TiVo is having trouble in the retail hardware market. But the company's made big strides in the service provider channel, and through the merger with Rovi, it now has both a wider customer base and a broader portfolio of products.
In official news at the SCTE Cable-Tec Expo show, TiVo Inc. (Nasdaq: TIVO) announced that it's adding new features to the Fan TV experience and expanding platform availability to Apple TV and Roku hardware. For those keeping track at home, Fan TV is the brand name for Rovi's guide. It's not currently related to the classic TiVo software, but TiVo's goal is to consolidate the back-end technologies of both platforms, while maintaining two different options for the look and feel of the user interface.
In other words, there will eventually be one engine powering the TiVo and Fan TV platforms, but there will still be two different products sold, giving operators a chance to choose between the classic TiVo and the Fan TV UI.
The official news out of TiVo at this week's event, however, isn't the whole story. TiVo is also showing how both of its software platforms are being ported to new set-tops. At the low end, there are a range of hybrid IP/QAM set-tops now supporting TiVo, including the Evolution Digital LLC eVUE-TV box and customer premises equipment (CPE) from Technicolor (Euronext Paris: TCH; NYSE: TCH) and Arris Group Inc. (Nasdaq: ARRS). TiVo says there are already customers using these boxes with TiVo software. Some deployments are public, like WideOpenWest Holdings LLC (WOW) 's implementation of TiVo on the eVUE-TV device. (See TiVo Teams With Evolution Digital for WOW! Win.)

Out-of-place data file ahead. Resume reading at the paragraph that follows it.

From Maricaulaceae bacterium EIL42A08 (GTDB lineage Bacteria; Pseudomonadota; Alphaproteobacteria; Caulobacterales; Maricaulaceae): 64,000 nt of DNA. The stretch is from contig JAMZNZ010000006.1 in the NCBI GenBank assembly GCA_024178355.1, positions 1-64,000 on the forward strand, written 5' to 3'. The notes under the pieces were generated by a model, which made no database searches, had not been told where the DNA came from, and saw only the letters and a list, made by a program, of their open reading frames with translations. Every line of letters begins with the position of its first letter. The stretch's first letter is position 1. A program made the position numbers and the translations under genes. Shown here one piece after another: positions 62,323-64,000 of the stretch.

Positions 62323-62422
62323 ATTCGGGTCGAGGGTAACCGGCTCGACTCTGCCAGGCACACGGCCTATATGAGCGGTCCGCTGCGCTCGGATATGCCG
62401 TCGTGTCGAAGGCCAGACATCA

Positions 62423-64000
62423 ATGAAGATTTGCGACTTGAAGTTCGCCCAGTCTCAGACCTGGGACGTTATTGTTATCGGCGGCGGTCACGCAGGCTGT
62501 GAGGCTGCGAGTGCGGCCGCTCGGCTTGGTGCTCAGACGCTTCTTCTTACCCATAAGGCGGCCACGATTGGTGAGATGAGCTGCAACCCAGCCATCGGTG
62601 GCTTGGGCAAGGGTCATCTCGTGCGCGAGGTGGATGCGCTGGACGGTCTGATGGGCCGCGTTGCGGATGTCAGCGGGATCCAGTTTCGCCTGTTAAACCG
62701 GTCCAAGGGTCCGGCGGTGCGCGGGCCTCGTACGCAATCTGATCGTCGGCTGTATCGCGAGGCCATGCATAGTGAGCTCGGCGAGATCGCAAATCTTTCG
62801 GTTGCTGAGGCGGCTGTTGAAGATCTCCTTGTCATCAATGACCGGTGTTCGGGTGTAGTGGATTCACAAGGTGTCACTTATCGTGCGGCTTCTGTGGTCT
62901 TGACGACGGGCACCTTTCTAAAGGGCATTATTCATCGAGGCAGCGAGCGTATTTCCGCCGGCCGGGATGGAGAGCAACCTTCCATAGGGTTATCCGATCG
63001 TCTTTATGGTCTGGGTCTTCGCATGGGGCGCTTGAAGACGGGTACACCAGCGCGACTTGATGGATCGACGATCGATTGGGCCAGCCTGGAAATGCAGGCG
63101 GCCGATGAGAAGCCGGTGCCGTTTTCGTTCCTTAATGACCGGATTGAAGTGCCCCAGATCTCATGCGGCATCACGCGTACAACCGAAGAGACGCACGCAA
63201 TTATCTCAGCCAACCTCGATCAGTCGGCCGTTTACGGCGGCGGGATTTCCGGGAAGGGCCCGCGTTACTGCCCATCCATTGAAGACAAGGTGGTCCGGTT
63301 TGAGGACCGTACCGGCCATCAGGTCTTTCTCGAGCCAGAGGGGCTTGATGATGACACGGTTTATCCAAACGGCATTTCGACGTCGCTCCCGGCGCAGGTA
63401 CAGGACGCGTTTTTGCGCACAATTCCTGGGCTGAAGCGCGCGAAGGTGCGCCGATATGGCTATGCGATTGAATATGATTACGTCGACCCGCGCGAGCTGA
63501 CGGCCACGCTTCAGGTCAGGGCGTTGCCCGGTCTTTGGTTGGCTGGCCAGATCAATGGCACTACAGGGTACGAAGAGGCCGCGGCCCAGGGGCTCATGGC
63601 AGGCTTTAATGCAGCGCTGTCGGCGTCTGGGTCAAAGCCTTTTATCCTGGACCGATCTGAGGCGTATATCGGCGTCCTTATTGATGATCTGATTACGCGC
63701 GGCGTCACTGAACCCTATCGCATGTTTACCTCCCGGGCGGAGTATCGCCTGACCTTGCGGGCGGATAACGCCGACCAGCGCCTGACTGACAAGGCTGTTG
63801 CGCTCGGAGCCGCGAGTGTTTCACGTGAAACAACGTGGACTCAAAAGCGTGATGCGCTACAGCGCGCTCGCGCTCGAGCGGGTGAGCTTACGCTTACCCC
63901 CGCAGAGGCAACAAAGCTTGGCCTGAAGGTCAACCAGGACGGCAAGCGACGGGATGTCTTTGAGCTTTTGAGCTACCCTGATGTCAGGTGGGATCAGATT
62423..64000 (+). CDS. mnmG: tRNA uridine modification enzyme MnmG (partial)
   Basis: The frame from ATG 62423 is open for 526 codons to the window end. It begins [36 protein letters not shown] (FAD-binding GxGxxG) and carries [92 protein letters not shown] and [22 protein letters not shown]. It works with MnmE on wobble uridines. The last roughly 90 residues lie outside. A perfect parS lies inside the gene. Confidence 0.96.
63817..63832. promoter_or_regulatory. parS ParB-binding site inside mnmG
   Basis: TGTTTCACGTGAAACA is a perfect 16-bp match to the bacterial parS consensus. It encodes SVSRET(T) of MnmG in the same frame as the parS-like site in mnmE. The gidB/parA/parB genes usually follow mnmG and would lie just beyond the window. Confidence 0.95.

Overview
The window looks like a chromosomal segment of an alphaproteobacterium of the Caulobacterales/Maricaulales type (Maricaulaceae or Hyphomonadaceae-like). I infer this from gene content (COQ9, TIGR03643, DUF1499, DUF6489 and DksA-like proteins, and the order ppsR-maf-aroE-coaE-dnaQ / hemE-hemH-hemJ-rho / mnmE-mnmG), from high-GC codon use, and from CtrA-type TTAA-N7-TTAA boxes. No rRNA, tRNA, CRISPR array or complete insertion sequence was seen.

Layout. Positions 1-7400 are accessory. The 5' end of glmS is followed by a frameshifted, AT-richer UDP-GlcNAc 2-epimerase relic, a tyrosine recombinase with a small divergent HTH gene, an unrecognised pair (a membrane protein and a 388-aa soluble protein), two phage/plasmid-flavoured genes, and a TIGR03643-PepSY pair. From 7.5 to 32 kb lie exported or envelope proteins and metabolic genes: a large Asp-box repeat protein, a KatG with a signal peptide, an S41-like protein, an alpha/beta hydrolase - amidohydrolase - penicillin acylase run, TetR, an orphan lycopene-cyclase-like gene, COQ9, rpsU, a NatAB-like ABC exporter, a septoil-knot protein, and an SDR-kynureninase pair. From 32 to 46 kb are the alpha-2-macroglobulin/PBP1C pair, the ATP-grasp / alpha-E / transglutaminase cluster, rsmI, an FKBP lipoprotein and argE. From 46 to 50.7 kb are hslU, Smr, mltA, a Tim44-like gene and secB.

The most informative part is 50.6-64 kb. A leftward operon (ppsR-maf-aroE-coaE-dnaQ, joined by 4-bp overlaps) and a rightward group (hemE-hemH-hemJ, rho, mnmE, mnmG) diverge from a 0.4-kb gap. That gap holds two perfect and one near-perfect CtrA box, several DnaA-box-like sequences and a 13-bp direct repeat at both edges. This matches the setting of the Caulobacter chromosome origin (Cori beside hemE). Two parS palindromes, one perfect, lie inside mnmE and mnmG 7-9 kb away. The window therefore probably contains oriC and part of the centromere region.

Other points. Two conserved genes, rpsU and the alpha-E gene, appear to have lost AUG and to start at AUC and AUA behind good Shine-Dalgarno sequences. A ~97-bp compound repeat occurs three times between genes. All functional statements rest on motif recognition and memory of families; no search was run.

But others are not, like the customer currently moving forward with the Fan TV platform on a Technicolor box.
Even more interesting, at the high end, TiVo is showing its classic TV software on two 4K Arris set-tops; one that's a DVR, and one that's a secondary client box. These implementations haven't been publicly announced, but they're being shown in a booth demo, suggesting that TiVo is getting close to offering service providers a 4K TiVo experience.
The current landscape for pay-TV hardware and software is highly complex, but cable operators are largely driving toward the same end goal. They want to offer more advanced user experiences (including support for 4K) on their own leased set-tops, and they want a product roadmap that will allow them to make their services available on third-party hardware when they're ready to expand in that direction.
TiVo has both fronts covered. And in a clear sign that the industry has turned upside down in the last decade, cable operators appear pretty happy to have TiVo as a go-to software partner.
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- Comcast Moves Toward Hybrid Pay-TV Apps
- FCC's New Pay-TV Plan: Shove It Up Your App
— Mari Silbey, Senior Editor, Cable/Video, Light Reading